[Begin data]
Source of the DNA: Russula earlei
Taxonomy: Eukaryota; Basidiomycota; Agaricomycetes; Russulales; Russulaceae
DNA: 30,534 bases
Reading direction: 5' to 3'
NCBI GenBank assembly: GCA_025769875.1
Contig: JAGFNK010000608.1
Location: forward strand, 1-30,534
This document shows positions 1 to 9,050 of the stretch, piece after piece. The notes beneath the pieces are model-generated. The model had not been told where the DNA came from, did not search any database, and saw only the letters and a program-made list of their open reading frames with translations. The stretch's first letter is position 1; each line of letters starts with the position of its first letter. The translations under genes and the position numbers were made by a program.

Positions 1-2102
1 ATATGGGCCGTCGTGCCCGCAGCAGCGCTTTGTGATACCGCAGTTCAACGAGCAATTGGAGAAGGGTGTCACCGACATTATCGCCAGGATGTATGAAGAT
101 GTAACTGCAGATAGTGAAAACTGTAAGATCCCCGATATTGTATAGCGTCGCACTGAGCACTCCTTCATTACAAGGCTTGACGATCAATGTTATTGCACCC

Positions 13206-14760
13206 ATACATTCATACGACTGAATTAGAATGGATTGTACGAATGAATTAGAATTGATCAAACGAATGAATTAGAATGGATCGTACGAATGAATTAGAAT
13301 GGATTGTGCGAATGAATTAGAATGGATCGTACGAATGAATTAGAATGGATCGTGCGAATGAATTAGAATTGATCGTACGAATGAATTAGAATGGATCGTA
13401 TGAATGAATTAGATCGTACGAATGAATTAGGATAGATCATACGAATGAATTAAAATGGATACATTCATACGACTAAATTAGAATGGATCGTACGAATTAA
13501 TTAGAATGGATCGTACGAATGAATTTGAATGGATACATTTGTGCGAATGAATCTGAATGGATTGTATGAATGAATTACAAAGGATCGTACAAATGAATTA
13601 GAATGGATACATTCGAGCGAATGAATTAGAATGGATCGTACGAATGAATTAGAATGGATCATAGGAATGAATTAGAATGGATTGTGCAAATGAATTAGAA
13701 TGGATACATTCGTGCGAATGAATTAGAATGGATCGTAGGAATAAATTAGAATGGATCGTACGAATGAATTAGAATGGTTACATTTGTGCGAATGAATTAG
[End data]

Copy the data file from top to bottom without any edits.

Source of the DNA: Russula earlei
Taxonomy: Eukaryota; Basidiomycota; Agaricomycetes; Russulales; Russulaceae
DNA: 30,534 bases
Reading direction: 5' to 3'
NCBI GenBank assembly: GCA_025769875.1
Contig: JAGFNK010000608.1
Location: forward strand, 1-30,534
This document shows positions 1 to 9,050 of the stretch, piece after piece. The notes beneath the pieces are model-generated. The model had not been told where the DNA came from, did not search any database, and saw only the letters and a program-made list of their open reading frames with translations. The stretch's first letter is position 1; each line of letters starts with the position of its first letter. The translations under genes and the position numbers were made by a program.

Positions 1-2102
1 ATATGGGCCGTCGTGCCCGCAGCAGCGCTTTGTGATACCGCAGTTCAACGAGCAATTGGAGAAGGGTGTCACCGACATTATCGCCAGGATGTATGAAGAT
101 GTAACTGCAGATAGTGAAAACTGTAAGATCCCCGATATTGTATAGCGTCGCACTGAGCACTCCTTCATTACAAGGCTTGACGATCAATGTTATTGCACCC

Positions 13206-14760
13206 ATACATTCATACGACTGAATTAGAATGGATTGTACGAATGAATTAGAATTGATCAAACGAATGAATTAGAATGGATCGTACGAATGAATTAGAAT
13301 GGATTGTGCGAATGAATTAGAATGGATCGTACGAATGAATTAGAATGGATCGTGCGAATGAATTAGAATTGATCGTACGAATGAATTAGAATGGATCGTA
13401 TGAATGAATTAGATCGTACGAATGAATTAGGATAGATCATACGAATGAATTAAAATGGATACATTCATACGACTAAATTAGAATGGATCGTACGAATTAA
13501 TTAGAATGGATCGTACGAATGAATTTGAATGGATACATTTGTGCGAATGAATCTGAATGGATTGTATGAATGAATTACAAAGGATCGTACAAATGAATTA
13601 GAATGGATACATTCGAGCGAATGAATTAGAATGGATCGTACGAATGAATTAGAATGGATCATAGGAATGAATTAGAATGGATTGTGCAAATGAATTAGAA
13701 TGGATACATTCGTGCGAATGAATTAGAATGGATCGTAGGAATAAATTAGAATGGATCGTACGAATGAATTAGAATGGTTACATTTGTGCGAATGAATTAG